(require 'sort) or
[by Richard A. O’Keefe, 1991]
I am providing this source code with no restrictions at all on its use (but please retain D.H.D.Warren’s credit for the original idea).
The code of
merge! could have been quite a bit
simpler, but they have been coded to reduce the amount of work done per
iteration. (For example, we only have one
null? test per
I gave serious consideration to producing Common-LISP-compatible
functions. However, Common LISP’s
sort is our
(well, in fact Common LISP’s
stable-sort is our
merge sort is fast as well as stable!) so adapting CL code to
Scheme takes a bit of work anyway. I did, however, appeal to CL to
determine the order of the arguments.
The standard functions
string-ci>? are suitable for use as
comparison functions. Think of
(less? x y) as saying when
x must not precede
[Addendum by Aubrey Jaffer, 2006]
These procedures are stable when called with predicates which return
#f when applied to identical arguments.
merge! procedures consume
asymptotic time and space no larger than O(N), where N is the
sum of the lengths of the sequence arguments.
sort! procedures consume asymptotic time
and space no larger than O(N*log(N)), where N is the length of
the sequence argument.
All five functions take an optional key argument corresponding to a CL-style ‘&key’ argument. A less? predicate with a key argument behaves like:
(lambda (x y) (less? (key x) (key y)))
All five functions will call the key argument at most once per element.
The ‘!’ variants sort in place;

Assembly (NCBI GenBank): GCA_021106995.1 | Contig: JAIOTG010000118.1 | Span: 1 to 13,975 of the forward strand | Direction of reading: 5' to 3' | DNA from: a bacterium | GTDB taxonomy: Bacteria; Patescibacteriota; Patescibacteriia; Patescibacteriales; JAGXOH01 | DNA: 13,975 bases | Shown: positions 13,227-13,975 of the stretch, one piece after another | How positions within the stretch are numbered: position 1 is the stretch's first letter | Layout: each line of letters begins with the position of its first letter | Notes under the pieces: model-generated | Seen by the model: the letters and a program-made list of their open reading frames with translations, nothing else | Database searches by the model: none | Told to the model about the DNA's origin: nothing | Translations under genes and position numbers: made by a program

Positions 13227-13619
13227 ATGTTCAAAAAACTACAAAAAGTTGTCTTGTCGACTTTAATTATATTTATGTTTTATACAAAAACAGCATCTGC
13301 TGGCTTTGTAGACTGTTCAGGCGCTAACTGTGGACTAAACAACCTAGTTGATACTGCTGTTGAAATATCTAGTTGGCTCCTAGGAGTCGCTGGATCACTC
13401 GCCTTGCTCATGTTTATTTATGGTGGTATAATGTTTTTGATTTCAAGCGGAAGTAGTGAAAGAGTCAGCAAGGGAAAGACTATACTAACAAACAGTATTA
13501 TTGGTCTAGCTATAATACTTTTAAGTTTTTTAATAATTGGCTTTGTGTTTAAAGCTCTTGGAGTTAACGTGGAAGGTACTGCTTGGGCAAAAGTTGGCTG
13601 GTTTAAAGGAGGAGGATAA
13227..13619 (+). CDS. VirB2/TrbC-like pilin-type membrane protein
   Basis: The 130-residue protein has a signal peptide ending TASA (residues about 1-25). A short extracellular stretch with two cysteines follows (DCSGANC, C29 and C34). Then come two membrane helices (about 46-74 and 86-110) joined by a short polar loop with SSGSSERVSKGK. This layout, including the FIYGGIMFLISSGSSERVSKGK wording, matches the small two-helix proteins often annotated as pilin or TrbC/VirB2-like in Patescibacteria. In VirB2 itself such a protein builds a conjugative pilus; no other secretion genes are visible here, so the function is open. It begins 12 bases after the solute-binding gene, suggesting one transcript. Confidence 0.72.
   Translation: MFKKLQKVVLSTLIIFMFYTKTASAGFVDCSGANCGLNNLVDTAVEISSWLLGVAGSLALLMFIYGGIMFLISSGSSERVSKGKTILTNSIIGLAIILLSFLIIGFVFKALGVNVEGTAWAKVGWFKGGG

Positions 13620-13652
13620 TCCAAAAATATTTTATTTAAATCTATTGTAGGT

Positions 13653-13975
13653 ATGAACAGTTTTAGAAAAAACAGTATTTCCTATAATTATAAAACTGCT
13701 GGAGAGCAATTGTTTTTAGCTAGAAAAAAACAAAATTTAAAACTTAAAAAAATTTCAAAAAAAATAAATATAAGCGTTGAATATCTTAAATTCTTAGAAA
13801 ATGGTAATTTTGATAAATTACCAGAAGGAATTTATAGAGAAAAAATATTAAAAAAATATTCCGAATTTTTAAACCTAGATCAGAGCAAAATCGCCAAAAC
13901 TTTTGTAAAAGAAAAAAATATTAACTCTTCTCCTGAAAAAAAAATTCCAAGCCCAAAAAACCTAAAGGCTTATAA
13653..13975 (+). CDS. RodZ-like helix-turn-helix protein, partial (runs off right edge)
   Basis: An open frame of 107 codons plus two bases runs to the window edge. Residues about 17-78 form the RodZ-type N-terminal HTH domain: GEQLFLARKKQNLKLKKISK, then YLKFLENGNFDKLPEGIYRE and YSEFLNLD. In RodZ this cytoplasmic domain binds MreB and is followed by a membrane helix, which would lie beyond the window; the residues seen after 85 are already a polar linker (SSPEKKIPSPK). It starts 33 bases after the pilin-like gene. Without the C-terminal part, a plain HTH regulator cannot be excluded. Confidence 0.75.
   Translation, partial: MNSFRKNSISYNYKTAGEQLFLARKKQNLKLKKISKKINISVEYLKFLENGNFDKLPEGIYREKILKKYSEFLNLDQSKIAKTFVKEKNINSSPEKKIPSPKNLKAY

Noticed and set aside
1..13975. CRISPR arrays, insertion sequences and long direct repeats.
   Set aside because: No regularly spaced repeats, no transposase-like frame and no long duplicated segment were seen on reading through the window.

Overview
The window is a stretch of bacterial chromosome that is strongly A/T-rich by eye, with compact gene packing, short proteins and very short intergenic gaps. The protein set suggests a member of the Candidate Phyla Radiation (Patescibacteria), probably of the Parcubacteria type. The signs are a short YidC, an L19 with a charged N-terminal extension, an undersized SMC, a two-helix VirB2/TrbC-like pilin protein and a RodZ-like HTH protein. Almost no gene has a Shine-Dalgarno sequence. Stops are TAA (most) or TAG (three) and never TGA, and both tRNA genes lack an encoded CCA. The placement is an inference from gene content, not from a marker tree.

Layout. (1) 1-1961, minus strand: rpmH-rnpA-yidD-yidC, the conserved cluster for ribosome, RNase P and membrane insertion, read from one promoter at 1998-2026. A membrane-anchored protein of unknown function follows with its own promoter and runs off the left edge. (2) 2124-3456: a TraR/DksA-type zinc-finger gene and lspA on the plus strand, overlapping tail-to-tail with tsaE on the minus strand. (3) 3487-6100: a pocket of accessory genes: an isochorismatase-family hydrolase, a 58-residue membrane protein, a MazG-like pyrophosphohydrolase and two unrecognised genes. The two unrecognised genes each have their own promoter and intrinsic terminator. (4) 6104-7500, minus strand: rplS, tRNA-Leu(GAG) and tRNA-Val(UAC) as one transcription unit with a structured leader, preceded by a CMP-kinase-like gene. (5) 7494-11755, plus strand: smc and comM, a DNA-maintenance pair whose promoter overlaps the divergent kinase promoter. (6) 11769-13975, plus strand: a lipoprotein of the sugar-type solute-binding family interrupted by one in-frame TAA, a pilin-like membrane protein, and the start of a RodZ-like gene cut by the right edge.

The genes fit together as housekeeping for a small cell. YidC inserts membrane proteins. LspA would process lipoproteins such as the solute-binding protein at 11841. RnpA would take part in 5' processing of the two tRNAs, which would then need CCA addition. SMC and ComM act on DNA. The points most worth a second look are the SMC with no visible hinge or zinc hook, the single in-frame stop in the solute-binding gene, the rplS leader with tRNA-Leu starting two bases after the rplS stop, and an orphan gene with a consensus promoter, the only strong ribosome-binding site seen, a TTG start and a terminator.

sort! returns its
#t when the sequence argument is in non-decreasing
order according to less? (that is, there is no adjacent pair
… x y … for which
(less? y x)).
#f when the sequence contains at least one out-of-order
pair. It is an error if the sequence is not a list or array
(including vectors and strings).
Merges two sorted lists, returning a freshly allocated list as its result.
Merges two sorted lists, re-using the pairs of list1 and list2 to build the result. The result will be either list1 or list2.
Accepts a list or array (including vectors and strings) for sequence; and returns a completely new sequence which is sorted according to less?. The returned sequence is the same type as the argument sequence. Given valid arguments, it is always the case that:
(sorted? (sort sequence less?) less?) ⇒ #t
Returns list, array, vector, or string sequence which has been mutated to order its elements according to less?. Given valid arguments, it is always the case that:
(sorted? (sort! sequence less?) less?) ⇒ #t